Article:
I'm all for bench strength, but the Browns have a plethora of bench strength, assuming you relegate most of the current starters to the bench in favor of legitimate starters. It's something Heckert and Holmgren know but cannot say. So instead they talk about the long haul, about building methodically, about their future days in the sun and a plea again to be patient.

Truthfully, who would have expected anything different and what choice is there anyway?

That means, of course, that the Browns now have to pivot back to Colt McCoy and in a bit of damage control, Holmgren and Heckert then took to rebuilding his psyche by claiming with straight faces that they think he's just fine as a quarterback, has a high ceiling (coachspeak for potential)and that if they could just get him some better players, things will be fine.

If you're starting to see a circular nature to all of this, you aren't alone. But it's that circular nature that is at the core of the entire fan experience. The only thing worse than not winning it all is winning it all. The pressure on the Green Bay Packers to repeat as Super Bowl champs was so much so that an otherwise wildly successful year, particularly if measured against any season in Cleveland, ends up mostly in disappointment and despair in Green Bay.

What keeps fans as fans is the eternal hope that things indeed will one day be better, even if fleeting. So Grant, Holmgren and Heckert mine that tract repeatedly knowing that if they can suck the fans into tomorrow, they'll still buy tickets today.

I'm not bothered by the underlying cynicism of it all because this sort of back and forth with the fans' emotions and expectations is the grist for the mill of professional sports.

But let's face it, Grant can maneuver like JLo in a Pepsi commercial but he's not going to be able to move the needle nearly as much as he'd like us to believe. In the NBA, the rebuild process is about 10 years, minimum. That seems impossible to believe given the relatively small rosters, but their entire system precludes a quick turnaround. The rewards go to the truly patient.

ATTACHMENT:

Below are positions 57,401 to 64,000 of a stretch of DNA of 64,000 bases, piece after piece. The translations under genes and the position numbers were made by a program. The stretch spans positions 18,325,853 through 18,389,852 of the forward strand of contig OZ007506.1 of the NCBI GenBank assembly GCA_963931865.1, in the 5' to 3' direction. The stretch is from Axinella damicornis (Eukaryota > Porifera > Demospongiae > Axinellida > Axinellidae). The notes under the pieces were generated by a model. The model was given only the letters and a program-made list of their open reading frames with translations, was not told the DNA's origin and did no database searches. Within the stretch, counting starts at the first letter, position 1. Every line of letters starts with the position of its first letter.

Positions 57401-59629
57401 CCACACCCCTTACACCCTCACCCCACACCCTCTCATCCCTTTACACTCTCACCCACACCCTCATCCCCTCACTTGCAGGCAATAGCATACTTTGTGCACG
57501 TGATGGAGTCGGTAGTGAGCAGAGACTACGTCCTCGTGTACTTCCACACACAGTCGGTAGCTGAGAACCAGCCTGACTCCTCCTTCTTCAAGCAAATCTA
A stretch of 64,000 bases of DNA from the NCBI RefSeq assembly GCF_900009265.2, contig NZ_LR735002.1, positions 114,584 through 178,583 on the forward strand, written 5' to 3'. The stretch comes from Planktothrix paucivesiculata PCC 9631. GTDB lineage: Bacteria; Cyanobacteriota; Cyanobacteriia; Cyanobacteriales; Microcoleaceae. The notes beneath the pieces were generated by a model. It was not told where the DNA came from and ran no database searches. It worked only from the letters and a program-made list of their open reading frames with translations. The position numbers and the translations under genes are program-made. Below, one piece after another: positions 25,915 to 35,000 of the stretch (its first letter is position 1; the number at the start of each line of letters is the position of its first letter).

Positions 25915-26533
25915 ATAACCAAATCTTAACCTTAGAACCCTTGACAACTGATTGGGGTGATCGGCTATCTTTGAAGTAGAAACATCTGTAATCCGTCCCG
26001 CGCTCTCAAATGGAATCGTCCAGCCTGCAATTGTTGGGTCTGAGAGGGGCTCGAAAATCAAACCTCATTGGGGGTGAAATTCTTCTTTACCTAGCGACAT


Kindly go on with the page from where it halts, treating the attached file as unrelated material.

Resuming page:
Once in awhile a player like James comes around and there's a chance to shorten the time frame, but even then not significantly. As much as one player should make a difference in the NBA is as much as one player rarely makes that big of difference in the NBA. That James came to the conclusion that he couldn't win a NBA title on his own sooner than Kevin Garnett and Kobe Bryant came to that conclusion underscores that fact.

You have Grant talking about taking a methodical approach over the next few years as a sort of implied promise that he'll buck historical trends and get this team in the NBA Finals sooner if not soon. Don't count on it. Even with clever drafting, the Cavs won't find themselves lounging in the penthouse for years.

At Cleveland Browns stadium, the odds are weirdly much better for a faster turnaround, all results of the team's operations for the last decade notwithstanding. In the NFL, teams are constantly turning at least 1/3 of their rosters a year, sometimes more as they build around a core that was created through good drafting.

It's not the system that's kept the Browns down. It's been the Browns. Too many incompetents at too many levels for too many years are the reason this team can't improve. If Heckert and Holgrem can buck that trend, then the system will reward their efforts far more quickly than the system will reward Grant and the Cavs.

That's another reason Holmgren's pursuit of Griffin is so puzzling. I understand the notion that if there's a once-in-a-lifetime player, you do all you can to grab him, which is why apparently the Browns pursued RGIII in the first place. But in truth the team is better off with actually doing what Holmgren and Heckert now seem resigned to do: surround McCoy with better talent by using all of those high draft picks they've cultivated over the last few years. It's what the system wants and what the system needs.

The only hiccup, and it's a big one, is that the Browns have so many holes to fill that there simply aren't enough high draft picks to go around. That's why the Browns being content to sign the Frostee Ruckers of the world is likewise so puzzling. The Browns don't have to sign a guy like Mario Williams and bust the cap. But they do have to do something meaningful and it will only cost them money and not their blood.

Holmgren gave his crowd one last bit of red meat to chew on and that was the notion that incremental improvement next season, like a 6-10 record for instance, is not going to be satisfactory. That sounded good, too. But until he oversees a front office that's not satisfied moving at the current snail's pace, he better start getting next year's speech ready because he'll have to explain to an even more skeptical season ticket base exactly how a 6-10 record was part of the plan all along.